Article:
Set Linear Algebra and Set Fuzzy Linear Algebra

Authors: W. B. Vasantha Kandasamy, Florentin Smarandache, K Ilanthenral

In this book, the authors define the new notion of set vector spaces which is the most generalized form of vector spaces. Set vector spaces make use of the least number of algebraic operations, therefore, even a non-mathematician is comfortable working with it. It is with the passage of time, that we can think of set linear algebras as a paradigm shift from linear algebras. Here, the authors have also given the fuzzy parallels of these new classes of set linear algebras. This book abounds with examples to enable the reader to understand these new concepts easily. Laborious theorems and proofs are avoided to make this book approachable for nonmathematicians. The concepts introduced in this book can be easily put to use by coding theorists, cryptologists, computer scientists, and socio-scientists. Another special feature of this book is the final chapter containing 304 problems. The authors have suggested so many problems to make the students and researchers obtain a better grasp of the subject. This book is divided into seven chapters. The first chapter briefly recalls some of the basic concepts in order to make this book self-contained. Chapter two introduces the notion of set vector spaces which is the most generalized concept of vector spaces. Set vector spaces lends itself to define new classes of vector spaces like semigroup vector spaces and group vector 6 spaces. These are also generalization of vector spaces. The fuzzy analogue of these concepts are given in Chapter three. In Chapter four, set vector spaces are generalized to biset bivector spaces and not set vector spaces. This is done taking into account the advanced information technology age in which we live. As mathematicians, we have to realize that our computer-dominated world needs special types of sets and algebraic structures. Set n-vector spaces and their generalizations are carried out in Chapter five. Fuzzy n-set vector spaces are introduced in the sixth chapter. The seventh chapter suggests more than three hundred problems. When a researcher sets forth to solve them, she/he will certainly gain a deeper understanding of these new notions.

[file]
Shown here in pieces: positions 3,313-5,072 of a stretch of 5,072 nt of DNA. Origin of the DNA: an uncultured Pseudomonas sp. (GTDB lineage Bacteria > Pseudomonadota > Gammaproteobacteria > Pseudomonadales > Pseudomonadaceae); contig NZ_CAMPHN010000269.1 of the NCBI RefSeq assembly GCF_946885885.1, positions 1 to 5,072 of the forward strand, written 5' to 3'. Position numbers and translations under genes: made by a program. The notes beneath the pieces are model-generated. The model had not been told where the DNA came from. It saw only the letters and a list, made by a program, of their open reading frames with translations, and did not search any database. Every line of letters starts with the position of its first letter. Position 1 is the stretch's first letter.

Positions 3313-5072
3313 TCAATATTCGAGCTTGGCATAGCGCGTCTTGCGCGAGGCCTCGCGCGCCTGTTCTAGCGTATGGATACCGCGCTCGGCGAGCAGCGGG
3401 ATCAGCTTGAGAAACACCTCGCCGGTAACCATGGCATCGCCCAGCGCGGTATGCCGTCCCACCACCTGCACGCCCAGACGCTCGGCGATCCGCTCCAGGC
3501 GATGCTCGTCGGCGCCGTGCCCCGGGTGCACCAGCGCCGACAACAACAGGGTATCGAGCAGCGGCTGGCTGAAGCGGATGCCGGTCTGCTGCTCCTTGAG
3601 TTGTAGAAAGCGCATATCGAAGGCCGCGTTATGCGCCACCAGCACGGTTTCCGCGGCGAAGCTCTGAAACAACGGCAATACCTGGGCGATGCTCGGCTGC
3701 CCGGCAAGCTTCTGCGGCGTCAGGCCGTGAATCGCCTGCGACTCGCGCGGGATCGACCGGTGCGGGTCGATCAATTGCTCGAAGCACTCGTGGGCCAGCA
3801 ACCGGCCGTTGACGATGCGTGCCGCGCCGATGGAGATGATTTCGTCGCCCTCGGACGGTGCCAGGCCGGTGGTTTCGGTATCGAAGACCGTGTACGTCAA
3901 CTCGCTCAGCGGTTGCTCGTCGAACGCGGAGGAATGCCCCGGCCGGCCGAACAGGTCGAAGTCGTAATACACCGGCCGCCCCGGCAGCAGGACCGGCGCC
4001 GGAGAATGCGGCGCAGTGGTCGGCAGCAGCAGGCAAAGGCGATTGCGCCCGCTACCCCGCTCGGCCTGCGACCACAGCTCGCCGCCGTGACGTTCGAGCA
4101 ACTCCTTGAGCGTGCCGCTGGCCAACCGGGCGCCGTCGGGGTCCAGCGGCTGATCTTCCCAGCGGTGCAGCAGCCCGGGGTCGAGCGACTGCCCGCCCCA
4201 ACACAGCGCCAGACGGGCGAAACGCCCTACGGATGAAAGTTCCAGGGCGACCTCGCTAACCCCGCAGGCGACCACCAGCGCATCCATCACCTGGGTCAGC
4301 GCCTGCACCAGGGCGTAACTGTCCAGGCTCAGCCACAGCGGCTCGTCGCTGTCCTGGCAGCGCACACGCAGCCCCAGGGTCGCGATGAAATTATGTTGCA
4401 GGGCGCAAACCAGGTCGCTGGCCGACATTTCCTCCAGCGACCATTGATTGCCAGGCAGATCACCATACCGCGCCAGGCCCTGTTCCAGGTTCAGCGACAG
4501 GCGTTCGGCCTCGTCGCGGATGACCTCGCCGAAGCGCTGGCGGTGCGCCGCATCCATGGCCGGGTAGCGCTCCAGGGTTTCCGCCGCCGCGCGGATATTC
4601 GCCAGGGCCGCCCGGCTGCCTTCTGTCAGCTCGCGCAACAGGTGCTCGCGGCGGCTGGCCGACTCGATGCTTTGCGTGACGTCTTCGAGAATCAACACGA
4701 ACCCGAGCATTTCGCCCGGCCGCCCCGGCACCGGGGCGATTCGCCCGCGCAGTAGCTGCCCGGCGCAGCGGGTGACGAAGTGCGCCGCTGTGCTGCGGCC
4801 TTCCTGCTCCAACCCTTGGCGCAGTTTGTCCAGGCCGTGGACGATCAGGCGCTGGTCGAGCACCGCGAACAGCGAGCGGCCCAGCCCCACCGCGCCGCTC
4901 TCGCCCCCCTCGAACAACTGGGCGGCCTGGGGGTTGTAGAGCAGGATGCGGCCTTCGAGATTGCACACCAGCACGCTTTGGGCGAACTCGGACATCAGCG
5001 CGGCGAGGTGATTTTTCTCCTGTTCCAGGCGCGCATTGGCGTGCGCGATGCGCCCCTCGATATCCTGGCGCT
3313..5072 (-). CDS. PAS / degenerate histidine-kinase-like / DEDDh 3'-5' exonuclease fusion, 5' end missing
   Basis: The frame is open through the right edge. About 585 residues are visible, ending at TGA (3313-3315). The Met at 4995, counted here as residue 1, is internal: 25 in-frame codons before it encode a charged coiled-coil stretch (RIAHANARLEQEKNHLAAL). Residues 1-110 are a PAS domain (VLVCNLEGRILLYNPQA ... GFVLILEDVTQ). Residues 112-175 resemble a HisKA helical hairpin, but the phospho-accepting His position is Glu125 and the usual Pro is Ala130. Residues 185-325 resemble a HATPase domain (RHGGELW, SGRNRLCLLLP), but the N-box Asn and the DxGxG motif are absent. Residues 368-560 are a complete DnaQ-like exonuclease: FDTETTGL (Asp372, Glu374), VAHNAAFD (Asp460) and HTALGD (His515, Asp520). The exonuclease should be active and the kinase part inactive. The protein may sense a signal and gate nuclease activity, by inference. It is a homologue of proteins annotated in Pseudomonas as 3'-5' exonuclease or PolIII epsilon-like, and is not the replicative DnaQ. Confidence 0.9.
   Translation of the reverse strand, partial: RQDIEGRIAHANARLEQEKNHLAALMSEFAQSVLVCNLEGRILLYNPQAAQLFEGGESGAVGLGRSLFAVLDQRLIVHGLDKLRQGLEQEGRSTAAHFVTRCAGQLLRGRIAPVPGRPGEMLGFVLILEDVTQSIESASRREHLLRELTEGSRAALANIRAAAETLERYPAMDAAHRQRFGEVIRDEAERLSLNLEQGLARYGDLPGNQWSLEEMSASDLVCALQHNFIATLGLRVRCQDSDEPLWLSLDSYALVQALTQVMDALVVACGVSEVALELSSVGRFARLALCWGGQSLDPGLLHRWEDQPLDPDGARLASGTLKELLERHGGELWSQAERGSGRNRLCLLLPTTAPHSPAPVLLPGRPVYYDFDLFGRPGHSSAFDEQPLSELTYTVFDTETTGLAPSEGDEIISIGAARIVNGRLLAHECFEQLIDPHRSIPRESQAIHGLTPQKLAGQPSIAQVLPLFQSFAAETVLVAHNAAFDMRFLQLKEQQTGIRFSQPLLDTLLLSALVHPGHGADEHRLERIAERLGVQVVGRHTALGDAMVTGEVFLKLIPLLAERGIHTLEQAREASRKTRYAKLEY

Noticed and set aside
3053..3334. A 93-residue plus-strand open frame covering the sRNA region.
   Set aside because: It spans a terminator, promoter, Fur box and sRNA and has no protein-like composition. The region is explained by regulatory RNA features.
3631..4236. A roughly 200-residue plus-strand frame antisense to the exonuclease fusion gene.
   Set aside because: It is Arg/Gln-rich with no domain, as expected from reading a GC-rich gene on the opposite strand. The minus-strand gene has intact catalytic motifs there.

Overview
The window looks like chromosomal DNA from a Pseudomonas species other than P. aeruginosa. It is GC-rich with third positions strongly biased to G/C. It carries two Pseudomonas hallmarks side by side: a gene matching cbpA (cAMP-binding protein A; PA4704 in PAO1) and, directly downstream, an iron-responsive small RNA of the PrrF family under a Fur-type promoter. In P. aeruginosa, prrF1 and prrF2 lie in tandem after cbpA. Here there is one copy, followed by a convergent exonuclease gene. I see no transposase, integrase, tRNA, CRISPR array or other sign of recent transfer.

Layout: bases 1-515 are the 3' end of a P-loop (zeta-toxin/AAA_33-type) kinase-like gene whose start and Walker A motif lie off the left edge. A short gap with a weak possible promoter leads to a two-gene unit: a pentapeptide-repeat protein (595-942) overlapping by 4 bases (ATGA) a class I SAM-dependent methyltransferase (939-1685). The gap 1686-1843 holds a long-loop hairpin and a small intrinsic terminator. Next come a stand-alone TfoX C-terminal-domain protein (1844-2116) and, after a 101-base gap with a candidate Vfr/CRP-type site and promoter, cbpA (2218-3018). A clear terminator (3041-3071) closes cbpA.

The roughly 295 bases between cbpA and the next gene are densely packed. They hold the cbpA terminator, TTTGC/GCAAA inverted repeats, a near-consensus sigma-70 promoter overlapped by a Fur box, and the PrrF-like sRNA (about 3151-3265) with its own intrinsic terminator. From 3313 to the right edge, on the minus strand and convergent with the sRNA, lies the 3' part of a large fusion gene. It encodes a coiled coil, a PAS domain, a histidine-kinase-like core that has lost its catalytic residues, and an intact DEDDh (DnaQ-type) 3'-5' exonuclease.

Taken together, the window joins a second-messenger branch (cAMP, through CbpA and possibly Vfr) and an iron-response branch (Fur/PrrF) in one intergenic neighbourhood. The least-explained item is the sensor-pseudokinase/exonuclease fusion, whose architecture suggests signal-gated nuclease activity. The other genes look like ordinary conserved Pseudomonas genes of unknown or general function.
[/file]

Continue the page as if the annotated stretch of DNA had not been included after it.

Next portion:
Comments: 345 pages.

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Submission history

[v1] 11 Mar 2010

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